Carnap’s Criterion of Logicality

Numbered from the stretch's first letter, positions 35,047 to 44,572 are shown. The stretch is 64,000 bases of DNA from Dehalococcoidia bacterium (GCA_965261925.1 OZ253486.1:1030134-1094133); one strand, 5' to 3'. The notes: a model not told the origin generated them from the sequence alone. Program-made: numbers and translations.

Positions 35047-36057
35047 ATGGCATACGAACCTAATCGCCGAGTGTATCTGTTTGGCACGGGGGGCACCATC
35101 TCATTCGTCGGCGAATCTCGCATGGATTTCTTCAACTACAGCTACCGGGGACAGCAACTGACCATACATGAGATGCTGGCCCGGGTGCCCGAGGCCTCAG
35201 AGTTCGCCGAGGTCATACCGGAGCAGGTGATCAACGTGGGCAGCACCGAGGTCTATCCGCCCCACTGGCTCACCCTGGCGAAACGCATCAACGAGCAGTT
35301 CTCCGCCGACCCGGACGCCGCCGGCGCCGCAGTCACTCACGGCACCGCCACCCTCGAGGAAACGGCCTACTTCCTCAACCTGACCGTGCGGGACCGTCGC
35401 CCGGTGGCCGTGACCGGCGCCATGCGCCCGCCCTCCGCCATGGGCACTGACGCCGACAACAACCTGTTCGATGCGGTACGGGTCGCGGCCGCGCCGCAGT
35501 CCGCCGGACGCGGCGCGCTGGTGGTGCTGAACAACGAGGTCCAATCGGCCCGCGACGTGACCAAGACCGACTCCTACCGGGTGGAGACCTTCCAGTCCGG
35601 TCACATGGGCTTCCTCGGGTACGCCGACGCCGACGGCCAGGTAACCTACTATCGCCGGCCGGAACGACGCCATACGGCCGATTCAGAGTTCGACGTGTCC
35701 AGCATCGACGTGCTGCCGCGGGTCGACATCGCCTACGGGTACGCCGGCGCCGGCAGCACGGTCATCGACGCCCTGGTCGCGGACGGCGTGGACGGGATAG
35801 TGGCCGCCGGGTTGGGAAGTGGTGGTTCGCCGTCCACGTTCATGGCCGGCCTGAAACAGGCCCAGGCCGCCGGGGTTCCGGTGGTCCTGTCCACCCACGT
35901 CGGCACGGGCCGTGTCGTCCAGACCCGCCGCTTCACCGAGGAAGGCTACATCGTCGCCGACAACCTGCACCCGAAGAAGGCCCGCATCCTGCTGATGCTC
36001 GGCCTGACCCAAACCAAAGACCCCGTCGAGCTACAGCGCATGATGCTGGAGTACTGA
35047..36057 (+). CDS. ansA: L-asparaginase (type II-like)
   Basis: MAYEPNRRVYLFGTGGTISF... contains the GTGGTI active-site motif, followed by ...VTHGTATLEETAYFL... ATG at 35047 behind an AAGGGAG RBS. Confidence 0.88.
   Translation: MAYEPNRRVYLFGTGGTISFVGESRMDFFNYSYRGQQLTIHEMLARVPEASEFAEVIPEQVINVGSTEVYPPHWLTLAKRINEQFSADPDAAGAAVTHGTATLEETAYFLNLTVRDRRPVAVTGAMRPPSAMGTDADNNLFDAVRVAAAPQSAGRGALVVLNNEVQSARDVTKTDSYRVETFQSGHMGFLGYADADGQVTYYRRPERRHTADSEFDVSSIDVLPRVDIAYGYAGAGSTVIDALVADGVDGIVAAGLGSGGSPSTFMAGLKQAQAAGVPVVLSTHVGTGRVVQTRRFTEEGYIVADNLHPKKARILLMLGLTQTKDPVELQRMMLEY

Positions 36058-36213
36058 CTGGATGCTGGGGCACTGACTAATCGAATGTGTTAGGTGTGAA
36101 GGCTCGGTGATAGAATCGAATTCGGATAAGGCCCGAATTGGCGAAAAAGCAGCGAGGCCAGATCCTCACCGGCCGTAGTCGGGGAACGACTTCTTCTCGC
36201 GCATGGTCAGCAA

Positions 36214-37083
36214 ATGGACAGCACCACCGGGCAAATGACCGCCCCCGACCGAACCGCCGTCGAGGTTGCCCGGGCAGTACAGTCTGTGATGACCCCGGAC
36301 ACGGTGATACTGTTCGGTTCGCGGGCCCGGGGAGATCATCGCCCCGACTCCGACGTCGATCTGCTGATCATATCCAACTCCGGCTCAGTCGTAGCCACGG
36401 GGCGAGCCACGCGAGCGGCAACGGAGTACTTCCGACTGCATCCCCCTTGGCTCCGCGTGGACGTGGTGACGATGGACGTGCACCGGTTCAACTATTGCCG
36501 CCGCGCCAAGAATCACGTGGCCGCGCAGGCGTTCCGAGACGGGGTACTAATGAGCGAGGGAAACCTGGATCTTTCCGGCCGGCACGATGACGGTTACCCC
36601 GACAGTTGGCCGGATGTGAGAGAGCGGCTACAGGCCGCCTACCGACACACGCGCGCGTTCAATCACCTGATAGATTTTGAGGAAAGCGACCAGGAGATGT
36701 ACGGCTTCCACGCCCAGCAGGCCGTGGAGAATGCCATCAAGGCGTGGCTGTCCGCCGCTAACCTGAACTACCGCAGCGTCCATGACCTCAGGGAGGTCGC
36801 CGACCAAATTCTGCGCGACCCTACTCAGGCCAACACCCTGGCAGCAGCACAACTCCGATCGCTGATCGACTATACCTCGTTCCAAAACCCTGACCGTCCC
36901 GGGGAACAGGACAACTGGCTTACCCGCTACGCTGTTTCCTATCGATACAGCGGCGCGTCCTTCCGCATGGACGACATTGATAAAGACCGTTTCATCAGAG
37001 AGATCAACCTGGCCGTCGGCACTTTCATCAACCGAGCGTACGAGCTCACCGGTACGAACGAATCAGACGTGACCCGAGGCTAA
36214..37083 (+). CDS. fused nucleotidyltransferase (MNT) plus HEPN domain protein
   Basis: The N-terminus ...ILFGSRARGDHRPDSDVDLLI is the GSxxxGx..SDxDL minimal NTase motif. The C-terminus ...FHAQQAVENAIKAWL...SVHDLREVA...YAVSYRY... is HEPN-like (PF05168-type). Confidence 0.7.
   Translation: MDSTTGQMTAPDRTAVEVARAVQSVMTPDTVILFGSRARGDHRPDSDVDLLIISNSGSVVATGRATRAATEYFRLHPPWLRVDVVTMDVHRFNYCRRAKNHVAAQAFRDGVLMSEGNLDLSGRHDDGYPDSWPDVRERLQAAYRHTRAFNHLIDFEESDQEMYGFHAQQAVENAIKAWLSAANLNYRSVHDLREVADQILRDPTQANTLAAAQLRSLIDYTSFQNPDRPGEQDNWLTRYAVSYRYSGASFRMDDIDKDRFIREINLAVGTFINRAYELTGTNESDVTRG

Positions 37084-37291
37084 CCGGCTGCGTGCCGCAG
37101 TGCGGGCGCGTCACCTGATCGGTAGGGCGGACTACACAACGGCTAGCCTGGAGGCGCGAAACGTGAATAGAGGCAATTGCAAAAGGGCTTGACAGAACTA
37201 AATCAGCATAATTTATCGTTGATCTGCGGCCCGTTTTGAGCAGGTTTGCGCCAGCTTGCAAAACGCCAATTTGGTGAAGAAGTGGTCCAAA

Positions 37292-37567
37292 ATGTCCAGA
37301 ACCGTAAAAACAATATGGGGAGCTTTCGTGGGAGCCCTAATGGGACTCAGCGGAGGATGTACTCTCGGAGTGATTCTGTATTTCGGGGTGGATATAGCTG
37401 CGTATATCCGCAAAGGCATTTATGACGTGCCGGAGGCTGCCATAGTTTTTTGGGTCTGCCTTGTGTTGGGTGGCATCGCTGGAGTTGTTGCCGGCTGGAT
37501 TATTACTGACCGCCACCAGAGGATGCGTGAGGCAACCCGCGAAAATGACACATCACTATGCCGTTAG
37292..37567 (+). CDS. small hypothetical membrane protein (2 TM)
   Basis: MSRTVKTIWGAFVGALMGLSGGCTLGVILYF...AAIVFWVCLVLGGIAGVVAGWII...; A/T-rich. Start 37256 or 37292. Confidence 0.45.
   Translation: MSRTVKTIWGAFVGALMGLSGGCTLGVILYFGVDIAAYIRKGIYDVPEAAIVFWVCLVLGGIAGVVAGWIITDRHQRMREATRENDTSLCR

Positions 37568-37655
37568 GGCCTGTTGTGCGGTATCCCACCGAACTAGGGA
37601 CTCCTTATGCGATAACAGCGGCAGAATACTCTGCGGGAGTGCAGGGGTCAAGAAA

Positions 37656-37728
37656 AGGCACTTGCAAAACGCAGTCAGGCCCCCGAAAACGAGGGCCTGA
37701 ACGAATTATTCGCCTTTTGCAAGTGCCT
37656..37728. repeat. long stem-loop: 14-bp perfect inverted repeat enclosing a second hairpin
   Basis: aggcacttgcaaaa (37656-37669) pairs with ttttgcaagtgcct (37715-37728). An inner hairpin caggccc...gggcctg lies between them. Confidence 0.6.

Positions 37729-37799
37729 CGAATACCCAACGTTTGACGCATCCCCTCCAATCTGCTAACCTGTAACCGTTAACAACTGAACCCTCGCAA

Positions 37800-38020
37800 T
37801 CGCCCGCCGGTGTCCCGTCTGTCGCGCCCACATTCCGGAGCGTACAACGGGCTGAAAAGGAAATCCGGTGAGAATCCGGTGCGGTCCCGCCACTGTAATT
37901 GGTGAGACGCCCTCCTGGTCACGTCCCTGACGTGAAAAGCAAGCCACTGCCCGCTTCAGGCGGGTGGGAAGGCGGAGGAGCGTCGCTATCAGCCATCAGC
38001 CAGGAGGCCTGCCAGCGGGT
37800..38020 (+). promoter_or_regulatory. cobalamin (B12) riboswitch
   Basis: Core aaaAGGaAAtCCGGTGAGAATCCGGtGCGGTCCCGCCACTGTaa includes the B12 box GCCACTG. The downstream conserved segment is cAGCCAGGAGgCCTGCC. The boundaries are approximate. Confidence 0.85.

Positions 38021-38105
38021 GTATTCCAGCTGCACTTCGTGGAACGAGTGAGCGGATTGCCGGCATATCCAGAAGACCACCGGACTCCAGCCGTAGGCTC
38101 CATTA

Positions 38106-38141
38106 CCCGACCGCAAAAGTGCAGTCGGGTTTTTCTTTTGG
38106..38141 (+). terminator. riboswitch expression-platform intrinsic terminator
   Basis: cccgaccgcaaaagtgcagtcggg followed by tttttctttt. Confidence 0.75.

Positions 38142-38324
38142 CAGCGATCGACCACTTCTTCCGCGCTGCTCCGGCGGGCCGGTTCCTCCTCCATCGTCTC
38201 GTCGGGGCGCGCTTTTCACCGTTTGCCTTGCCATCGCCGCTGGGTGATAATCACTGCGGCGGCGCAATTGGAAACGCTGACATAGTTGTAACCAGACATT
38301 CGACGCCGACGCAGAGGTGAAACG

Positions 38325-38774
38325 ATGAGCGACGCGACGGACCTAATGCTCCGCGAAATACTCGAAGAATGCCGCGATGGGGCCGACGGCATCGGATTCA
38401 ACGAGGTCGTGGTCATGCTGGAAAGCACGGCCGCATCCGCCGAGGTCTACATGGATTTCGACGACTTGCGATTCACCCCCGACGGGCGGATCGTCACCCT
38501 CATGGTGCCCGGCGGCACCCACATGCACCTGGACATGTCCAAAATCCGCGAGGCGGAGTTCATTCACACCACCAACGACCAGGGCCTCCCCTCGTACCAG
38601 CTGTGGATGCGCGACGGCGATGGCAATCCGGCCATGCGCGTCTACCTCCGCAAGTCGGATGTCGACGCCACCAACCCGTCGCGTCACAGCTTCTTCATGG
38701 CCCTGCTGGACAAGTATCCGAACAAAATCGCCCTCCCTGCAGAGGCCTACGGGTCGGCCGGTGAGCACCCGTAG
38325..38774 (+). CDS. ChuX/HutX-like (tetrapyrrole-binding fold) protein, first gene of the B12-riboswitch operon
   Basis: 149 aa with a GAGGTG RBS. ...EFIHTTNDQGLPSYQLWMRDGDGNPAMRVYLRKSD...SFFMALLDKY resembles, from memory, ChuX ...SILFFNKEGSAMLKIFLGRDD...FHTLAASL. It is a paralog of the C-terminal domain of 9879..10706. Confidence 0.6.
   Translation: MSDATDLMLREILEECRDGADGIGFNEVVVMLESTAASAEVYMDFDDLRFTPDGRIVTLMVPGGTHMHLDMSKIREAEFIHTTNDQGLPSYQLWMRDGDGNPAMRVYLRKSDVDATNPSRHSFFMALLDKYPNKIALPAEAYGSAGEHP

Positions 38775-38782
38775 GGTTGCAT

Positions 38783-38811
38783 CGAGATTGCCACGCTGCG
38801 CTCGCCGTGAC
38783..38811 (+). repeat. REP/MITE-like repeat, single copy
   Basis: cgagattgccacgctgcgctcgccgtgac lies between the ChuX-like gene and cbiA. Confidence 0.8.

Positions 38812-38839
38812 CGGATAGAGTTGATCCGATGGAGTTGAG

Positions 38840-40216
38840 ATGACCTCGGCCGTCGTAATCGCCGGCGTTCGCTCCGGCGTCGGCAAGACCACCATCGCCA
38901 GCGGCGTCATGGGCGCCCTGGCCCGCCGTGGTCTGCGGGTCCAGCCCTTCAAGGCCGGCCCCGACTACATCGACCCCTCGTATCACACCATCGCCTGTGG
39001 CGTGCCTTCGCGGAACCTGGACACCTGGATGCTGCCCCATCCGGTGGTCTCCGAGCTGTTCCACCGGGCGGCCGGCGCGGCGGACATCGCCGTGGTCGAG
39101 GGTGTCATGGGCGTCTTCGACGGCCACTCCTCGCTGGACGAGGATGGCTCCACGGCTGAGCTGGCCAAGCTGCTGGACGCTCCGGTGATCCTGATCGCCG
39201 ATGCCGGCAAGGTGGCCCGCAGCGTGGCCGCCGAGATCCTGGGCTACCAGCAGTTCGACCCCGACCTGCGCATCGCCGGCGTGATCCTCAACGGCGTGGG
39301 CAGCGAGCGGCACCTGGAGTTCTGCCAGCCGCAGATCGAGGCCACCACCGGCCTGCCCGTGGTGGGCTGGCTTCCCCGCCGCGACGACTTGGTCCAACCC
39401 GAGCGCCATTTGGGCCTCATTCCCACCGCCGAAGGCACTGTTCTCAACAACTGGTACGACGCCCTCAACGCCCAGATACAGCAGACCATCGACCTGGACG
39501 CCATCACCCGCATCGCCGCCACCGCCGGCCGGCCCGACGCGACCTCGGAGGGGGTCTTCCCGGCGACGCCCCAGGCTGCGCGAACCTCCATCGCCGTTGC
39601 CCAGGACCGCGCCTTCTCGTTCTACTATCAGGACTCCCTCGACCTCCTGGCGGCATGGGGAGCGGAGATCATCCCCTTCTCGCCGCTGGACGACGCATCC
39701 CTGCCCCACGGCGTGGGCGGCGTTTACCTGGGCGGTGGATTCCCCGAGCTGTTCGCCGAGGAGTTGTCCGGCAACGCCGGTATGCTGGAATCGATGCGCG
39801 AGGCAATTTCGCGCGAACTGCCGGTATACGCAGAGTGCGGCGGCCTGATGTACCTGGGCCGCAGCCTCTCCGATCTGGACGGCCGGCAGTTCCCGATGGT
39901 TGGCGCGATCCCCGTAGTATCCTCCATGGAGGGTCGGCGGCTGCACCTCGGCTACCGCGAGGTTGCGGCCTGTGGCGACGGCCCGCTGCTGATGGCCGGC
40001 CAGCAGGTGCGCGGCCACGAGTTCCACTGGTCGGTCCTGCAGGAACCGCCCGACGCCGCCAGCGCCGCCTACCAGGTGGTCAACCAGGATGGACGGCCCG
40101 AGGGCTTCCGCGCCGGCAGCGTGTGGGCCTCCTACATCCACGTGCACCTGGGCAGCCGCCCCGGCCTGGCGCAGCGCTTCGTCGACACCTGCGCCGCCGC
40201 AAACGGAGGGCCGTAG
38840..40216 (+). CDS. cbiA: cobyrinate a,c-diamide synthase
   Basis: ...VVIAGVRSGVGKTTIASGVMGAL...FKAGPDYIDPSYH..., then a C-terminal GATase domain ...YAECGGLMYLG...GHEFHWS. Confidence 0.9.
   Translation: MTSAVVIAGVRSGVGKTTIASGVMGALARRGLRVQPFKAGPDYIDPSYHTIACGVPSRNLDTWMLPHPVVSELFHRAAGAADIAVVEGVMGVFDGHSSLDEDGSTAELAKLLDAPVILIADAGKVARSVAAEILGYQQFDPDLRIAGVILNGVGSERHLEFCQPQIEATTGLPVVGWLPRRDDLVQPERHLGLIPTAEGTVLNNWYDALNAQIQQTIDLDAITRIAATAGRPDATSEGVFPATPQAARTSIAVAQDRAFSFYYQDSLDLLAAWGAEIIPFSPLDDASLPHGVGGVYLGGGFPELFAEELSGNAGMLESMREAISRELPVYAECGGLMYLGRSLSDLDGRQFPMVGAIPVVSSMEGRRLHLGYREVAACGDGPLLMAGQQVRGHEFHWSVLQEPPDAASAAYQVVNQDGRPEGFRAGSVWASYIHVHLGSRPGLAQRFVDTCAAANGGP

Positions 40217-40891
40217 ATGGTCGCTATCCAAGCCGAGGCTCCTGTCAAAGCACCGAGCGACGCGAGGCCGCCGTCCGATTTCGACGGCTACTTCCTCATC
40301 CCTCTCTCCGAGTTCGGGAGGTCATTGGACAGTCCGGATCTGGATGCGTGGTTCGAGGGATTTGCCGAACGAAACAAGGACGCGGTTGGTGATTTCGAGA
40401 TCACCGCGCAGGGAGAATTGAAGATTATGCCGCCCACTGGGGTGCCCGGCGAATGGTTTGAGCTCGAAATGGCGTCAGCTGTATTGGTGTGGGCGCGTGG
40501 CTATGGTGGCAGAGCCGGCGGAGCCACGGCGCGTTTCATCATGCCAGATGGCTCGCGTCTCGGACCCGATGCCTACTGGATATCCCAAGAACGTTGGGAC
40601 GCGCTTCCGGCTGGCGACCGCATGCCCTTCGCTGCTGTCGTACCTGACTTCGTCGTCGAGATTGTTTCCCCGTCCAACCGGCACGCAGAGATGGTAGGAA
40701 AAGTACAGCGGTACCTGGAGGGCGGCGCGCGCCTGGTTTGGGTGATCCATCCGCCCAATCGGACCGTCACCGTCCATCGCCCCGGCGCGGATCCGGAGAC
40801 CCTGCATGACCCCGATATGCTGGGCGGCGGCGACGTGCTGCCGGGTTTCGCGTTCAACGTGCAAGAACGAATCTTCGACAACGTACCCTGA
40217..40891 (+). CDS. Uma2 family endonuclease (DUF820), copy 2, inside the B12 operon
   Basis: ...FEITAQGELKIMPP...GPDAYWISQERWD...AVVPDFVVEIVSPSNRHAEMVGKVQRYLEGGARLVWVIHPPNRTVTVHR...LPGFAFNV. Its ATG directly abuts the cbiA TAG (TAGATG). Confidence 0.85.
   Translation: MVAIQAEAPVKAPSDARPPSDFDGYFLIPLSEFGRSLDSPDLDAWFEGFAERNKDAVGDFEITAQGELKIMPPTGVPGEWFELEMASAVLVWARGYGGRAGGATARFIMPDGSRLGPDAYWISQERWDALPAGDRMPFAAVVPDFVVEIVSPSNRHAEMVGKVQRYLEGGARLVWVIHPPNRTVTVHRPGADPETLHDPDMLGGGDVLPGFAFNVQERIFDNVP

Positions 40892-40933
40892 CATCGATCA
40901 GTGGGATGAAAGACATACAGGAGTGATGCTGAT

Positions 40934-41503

Characterizing in a principled manner the distinction between logical and non-logical expressions has been a longstanding issue in the philosophy of logic. In The Logical Syntax of Language, Carnap proposes a syntactic solution to this problem, which aims at grounding the claim that logic and mathematics are analytic. Roughly speaking, his idea is that logic and mathematics correspond to the largest part of science for which it is possible to completely specify by ‘syntactic’ means which sentences are valid and which are not. Despite a renewed interest in the notion of analyticity, both inside and outside of Carnap scholarship, Carnap’s definition of logical expressions has not received all the attention that it deserves. I shall argue that it is well worth a second look. More precisely, my aim will be to defend Carnap’s idea against some technical problems that Carnap’s original definition faces and against wider Quinean attacks on syntax-based conventionalism.
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